India’s Food Security Threatened by Groundwater Depletion

A farmer in her rice field in southern India. Photo: Meena Kadri/Wikimedia Commons
A farmer in her rice field in southern India. Photo: Meena Kadri/Wikimedia Commons

The severe and ongoing depletion of underground water supplies in India poses a growing threat to the nation’s food security. Without serious efforts to stem the mining of groundwater, food production will decline, unleashing painful social and economic consequences for this nation of 1.25 billion people.

All four of the world’s top irrigators – China, India, Pakistan and the United States – are pumping groundwater faster than it is being replenished in crucial crop-producing areas. But the problem is most serious in India, where 60 percent of irrigated farming depends on groundwater.

Scientists have estimated that northern India, which includes the nation’s breadbasket of wheat and rice production, is depleting groundwater at a rate of 54 billion cubic meters per year, a volume that could support a subsistence-level diet for some 180 million people.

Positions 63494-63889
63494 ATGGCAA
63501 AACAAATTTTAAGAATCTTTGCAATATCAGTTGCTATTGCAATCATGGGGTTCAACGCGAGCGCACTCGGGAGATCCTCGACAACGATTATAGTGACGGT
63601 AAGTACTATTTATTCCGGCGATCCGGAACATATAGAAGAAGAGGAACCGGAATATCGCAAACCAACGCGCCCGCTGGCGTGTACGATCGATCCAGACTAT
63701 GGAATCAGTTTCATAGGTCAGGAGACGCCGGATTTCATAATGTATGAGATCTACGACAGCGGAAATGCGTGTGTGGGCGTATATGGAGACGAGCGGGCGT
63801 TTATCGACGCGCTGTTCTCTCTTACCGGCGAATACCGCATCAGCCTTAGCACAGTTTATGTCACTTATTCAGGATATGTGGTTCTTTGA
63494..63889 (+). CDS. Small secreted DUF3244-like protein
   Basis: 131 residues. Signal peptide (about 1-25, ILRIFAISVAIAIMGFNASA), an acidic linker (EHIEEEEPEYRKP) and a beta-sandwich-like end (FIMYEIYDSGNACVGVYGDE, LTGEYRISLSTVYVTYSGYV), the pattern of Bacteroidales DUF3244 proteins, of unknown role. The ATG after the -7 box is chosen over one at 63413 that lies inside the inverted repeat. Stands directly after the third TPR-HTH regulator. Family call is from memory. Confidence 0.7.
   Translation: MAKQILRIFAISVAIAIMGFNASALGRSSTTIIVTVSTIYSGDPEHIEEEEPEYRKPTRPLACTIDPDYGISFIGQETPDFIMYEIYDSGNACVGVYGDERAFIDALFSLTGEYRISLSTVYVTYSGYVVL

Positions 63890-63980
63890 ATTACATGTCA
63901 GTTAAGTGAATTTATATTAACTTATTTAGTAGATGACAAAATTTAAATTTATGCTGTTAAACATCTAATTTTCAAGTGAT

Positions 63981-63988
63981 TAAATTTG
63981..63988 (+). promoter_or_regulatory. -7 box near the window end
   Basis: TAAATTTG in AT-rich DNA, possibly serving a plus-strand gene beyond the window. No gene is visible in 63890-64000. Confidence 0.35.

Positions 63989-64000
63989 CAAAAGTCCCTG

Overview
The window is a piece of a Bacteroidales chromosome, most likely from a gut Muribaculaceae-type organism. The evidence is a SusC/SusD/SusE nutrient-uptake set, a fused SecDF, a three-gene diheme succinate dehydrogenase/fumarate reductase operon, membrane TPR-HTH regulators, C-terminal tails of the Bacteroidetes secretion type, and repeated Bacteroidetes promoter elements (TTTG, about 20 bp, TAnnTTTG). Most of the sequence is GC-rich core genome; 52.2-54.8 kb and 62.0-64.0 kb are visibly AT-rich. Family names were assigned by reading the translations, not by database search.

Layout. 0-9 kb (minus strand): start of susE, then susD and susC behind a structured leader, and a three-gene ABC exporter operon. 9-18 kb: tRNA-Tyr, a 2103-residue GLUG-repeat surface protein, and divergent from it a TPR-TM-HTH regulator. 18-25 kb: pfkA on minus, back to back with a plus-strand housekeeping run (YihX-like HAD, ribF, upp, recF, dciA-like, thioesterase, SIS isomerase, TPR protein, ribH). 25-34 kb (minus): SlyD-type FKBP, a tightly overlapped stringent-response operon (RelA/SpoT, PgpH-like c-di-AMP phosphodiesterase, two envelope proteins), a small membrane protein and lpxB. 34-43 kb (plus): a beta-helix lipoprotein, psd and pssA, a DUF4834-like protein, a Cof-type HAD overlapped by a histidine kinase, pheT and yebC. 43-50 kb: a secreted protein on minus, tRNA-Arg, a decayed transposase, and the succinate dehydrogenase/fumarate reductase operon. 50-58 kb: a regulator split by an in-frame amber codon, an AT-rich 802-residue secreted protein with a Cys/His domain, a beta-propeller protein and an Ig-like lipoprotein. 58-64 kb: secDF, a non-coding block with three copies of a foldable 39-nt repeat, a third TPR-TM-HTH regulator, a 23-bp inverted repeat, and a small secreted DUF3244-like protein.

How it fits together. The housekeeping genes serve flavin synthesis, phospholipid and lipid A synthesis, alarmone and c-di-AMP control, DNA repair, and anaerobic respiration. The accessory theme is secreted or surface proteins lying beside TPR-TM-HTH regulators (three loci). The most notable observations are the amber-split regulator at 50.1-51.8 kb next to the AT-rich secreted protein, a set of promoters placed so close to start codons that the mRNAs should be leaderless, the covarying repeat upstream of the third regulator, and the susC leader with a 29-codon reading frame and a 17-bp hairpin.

In addition to the breadbasket states of Punjab and Haryana in the northwest, groundwater levels are falling extensively in Andhra Pradesh, Gujarat, Maharashtra, Rajasthan and Tamil Nadu.

More than 15 percent of India’s food is being produced by mining groundwater.

In the southern state of Tamil Nadu, irrigated land has dropped by half over the last decade due —> Read More Here

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